Meeting the challenges: pulmonary complications in Duchenne muscular dystrophy. (EP Guide To Every Body Part 8).
Duchenne muscular dystrophy (DMD) is named for the Italian neurologist who in 1861 recognized the condition as a distinct disease. However, there is considerable evidence that the disease has affected humanity for millennia. The ancient Egyptians often represented physical abnormalities realistically in their wall paintings, including individuals with physical characteristics similar to those with DMD. Other possible examples of DMD appear in Renaissance paintings. Several reasonably accurate descriptions of the disease are scattered throughout medical literature.
The muscular dystrophies are a group of inherited, progressive neuromuscular disorders classified on the basis of specific genetic characteristics. Among such conditions, Duchenne muscular dystrophy is the most common and most debilitating. Because a sex-linked recessive gene causes the disorder, it affects males almost exclusively; approximately one boy in 3,000 is born with DMD. Other, less severe forms of muscular dystrophy include Becker muscular dystrophy (BMD), Emery-Dreifuss muscular dystrophy (EDMD), facioscapulohumeral muscular dystrophy (FMD), limb-girdle muscular dystrophy (LGMD) and myotonic dystrophy (MMD). In some forms, both boys and girls may be affected.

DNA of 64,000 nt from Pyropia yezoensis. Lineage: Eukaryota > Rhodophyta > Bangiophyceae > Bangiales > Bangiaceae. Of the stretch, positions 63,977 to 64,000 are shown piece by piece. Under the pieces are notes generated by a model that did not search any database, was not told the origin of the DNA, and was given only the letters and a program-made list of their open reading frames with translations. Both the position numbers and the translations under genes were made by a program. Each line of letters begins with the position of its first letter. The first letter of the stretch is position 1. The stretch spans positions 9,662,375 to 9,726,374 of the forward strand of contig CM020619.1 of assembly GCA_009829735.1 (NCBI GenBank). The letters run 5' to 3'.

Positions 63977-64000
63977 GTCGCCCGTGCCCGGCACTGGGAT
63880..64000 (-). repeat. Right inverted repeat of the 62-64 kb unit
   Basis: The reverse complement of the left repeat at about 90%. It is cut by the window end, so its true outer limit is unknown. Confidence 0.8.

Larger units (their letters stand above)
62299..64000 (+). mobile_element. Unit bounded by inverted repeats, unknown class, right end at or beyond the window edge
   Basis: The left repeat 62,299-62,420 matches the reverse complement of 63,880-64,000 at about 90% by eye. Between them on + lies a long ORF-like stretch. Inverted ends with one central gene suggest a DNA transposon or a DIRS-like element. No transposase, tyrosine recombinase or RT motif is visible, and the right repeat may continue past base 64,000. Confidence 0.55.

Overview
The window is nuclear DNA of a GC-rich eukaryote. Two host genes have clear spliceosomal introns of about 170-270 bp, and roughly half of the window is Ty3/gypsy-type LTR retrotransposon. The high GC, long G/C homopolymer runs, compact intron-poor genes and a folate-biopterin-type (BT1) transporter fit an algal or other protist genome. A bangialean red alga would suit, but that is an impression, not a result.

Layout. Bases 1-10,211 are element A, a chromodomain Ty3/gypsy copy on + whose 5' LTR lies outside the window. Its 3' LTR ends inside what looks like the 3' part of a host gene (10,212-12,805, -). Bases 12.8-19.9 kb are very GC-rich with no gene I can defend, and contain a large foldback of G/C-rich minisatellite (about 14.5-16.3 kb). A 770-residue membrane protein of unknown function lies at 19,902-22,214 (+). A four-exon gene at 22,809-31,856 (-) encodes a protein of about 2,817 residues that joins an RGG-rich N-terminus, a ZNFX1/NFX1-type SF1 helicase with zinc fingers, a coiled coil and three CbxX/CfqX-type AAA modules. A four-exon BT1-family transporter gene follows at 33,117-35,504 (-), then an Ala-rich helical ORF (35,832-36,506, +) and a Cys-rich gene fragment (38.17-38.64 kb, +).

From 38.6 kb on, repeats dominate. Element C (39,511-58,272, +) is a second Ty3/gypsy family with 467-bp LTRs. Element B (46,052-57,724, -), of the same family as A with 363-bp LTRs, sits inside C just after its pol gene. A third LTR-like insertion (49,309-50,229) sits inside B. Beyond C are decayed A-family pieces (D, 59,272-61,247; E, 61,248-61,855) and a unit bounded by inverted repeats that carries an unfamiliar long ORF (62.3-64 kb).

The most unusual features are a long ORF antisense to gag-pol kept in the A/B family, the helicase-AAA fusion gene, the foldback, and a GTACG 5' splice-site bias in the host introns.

Duchenne muscular dystrophy has been a subject of intense research efforts. In 1986, those efforts began to pay off when scientists supported by the Muscular Dystrophy Association (MDA) identified a particular gene on the X chromosome that causes the disease. They discovered that a mutation in that gene, called an alteration, results in the failure to produce dystrophin, a specific protein essential for normal muscle development. Progressive weakness and muscle deterioration result. Over time, muscle tissue is replaced with fatty tissue. In less severe forms of muscular dystrophy some dystrophin is produced, but not enough to maintain healthy muscle function. People with milder forms of muscular dystrophy typically have slower disease progression and less severe disability.
Before the introduction of prenatal screening tests, diagnosis of DMD was usually delayed until significant symptoms appeared. Because the disease is hereditary, families with one son with DMD are more alert to signs of the disorder in their other boys.